Having touched on the rich cultural heritage of West Africa with “Feel Like Going Home,” an episode in his 2003 documentary series The Blues, which explored the African roots of the Delta blues, Martin Scorsese had another fortuitous opportunity to engage with the continent’s artistic offerings in 2007.

That year, he was invited to Mali by Souleymane Cissé, a celebrated Malian director who shared with him the joys of African cinema, as well as its struggles.

“Cissé was very urgent in expressing the need for African cinema to be preserved,” said Margaret Bodde, executive director of Scorsese’s preservation-focused nonprofit organization, The Film Foundation. “The great flowering of African cinema of the 1960s and ’70s has not really been available where the films were made. So we’ve always had it on our minds to try to tackle this issue.”

The right circumstances were ultimately initiated by FEPACI, or The Pan African Federation of Filmmakers, an organization formed in 1969 in North Africa to be a continent-wide (and diaspora) voice for promoting African cinema interests. Concerned with the urgent need to preserve African film heritage, FEPACI developed an idea for a program to identify and select 50 films across the continent for preservation. They also began having discussions with The Film Foundation about joining the effort.

“From that point on it became clear that this was a world heritage cultural patrimony issue, so we sent a proposal in to UNESCO,” said Bodde. UNESCO—the Paris-based agency of the United Nations dedicated to cultural, educational and scientific endeavors—responded two months later.

UNESCO Director-General Irina Bokova explained: “Protecting African audiovisual heritage is inseparable from the safeguarding of African cultural and natural wonders. It is a source of pride and dignity. It is a driver of social cohesion and belonging. It is also an accelerator for economic growth, job creation and revenue generation. Films shape our opinions and the way we see the world. They give confidence and courage to transform societies for the better.” Bokova sees the project as “a source of enrichment for humankind.”

A letter of agreement between the entities was formalized on June 7, 2017, with the creation of the African Film Heritage Project initiative.

Going forward, the partners will rely on the expertise of a FEPACI advisory board of archivists, filmmakers and scholars tasked with seeking out the initial 50 films. The alliance already has a success under its belt that predates the letter of agreement, with the restoration of celebrated Mauritanian director Med Hondo’s 1969 drama Soleil O (Oh, Sun). A critique of neocolonialism, the film was shot over a period of four years and tells the story of an African immigrant’s journey to Paris to find his ancestors.

The film’s restoration took place at the L’Immagine Ritrovata lab in Bologna, Italy and was financed by The Film Foundation and the George Lucas Family Foundation, with the work being completed in time for a screening at the 2017 Cannes Film Festival. Having seen the film, Bodde describes it as “a film of righteous anger…poignant and heartbreaking.”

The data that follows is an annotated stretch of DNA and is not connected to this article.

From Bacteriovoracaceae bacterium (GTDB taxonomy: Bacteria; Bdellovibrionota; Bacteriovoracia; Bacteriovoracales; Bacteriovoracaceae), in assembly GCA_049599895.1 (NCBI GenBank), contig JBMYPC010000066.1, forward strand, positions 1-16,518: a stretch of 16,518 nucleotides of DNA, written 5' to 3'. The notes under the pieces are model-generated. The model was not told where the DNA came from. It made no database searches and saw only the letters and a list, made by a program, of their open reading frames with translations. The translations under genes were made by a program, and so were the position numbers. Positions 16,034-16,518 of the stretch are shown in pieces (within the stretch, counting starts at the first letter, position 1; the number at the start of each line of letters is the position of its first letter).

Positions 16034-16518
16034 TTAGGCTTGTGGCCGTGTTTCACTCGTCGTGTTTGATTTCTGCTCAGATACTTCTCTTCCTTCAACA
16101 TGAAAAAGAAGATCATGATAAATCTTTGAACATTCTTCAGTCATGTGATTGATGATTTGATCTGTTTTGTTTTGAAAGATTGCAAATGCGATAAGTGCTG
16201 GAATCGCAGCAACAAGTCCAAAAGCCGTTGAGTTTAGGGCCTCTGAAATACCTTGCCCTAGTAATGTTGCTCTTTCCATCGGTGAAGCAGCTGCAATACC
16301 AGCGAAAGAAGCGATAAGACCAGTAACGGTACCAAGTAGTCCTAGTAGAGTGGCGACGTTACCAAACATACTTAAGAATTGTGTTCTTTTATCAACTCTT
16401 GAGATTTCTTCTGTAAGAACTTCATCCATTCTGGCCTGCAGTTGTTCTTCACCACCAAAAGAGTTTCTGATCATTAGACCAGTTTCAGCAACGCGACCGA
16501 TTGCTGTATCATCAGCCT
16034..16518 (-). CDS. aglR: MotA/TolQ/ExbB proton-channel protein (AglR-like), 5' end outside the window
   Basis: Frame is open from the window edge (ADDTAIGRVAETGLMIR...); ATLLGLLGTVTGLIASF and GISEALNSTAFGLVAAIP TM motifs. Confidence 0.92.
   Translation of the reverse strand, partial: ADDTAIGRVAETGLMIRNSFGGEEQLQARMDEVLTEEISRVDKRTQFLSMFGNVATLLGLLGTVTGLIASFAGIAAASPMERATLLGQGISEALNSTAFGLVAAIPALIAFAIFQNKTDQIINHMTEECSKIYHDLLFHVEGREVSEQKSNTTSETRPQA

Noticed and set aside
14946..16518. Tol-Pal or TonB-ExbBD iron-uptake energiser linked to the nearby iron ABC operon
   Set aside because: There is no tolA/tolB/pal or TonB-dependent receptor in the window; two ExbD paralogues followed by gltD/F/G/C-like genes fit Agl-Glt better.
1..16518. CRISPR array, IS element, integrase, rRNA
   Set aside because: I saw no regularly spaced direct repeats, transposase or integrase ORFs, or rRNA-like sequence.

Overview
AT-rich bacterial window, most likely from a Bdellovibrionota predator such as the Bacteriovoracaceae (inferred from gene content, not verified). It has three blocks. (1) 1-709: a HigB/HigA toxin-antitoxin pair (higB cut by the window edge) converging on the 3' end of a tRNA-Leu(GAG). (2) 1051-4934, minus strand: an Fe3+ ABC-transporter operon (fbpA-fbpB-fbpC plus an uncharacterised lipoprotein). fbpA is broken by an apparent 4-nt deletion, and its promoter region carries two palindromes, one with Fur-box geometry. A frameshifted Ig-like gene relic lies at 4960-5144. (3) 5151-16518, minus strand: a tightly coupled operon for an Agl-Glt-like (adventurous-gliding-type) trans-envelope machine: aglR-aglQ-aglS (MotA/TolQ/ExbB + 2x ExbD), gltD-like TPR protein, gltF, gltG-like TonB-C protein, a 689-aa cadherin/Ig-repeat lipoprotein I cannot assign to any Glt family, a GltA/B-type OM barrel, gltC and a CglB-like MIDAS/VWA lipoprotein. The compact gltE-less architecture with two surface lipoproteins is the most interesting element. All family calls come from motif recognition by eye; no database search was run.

“The partnership with the Film Foundation will help further increase the visibility of Soleil O, not only in Africa but across the world,” said Aboubakar Sanogo, North American Regional Secretary for FEPACI. “This film more than ever contributes to bringing us together in a world where misunderstanding among peoples is increasing.”

Sanogo also stressed that an overarching goal of the partnership will be bringing the film heritage of Africa to Africans themselves. “One of the objectives [of FEPACI] is always to have a conversation with African audiences through the cinema,” Sanogo said. “That conversation before was made difficult by the fact that African screens were occupied by Hollywood, Bollywood, Hong Kong films and European films. Part of this partnership is about putting these films back into the circuit in Africa itself.”

The films selected for preservation will include narrative features, documentaries, avant-garde works, shorts and newsreels and will be broad enough in their temporality to paint a multifaceted portrait of a 20th-century Africa both independent and under colonization. By confining its selection timeframe to the hundred year period from 1889 to 1989, the partnership hopes to reconstitute, in the words of Sanogo, “a really credible history of African cinema.”

“We have to go far back to be able to reconstitute the complexity of the narrative of African cinema, and resituate it properly in the general history of cinema itself,” Sanogo said. “Those who write the history of cinema tend to begin African cinema history with independence in the late 1950s and early ’60s, but even in colonial times and around the time of the Lumières, Africans were making films.” MM

Photograph: (L-R) African Film Festival director Mahen Bonetti, FEPACI’s Aboubakar Sanogo, Martin Scorsese, UNESCO’s Irina Bokova and New York University associate professor Yemane Demissie launch the African Film Heritage Project. Photograph by Dave Alloca/ Starpix / Courtesy of The Film Foundation

This article appears in MovieMaker‘s Summer 2017 issue.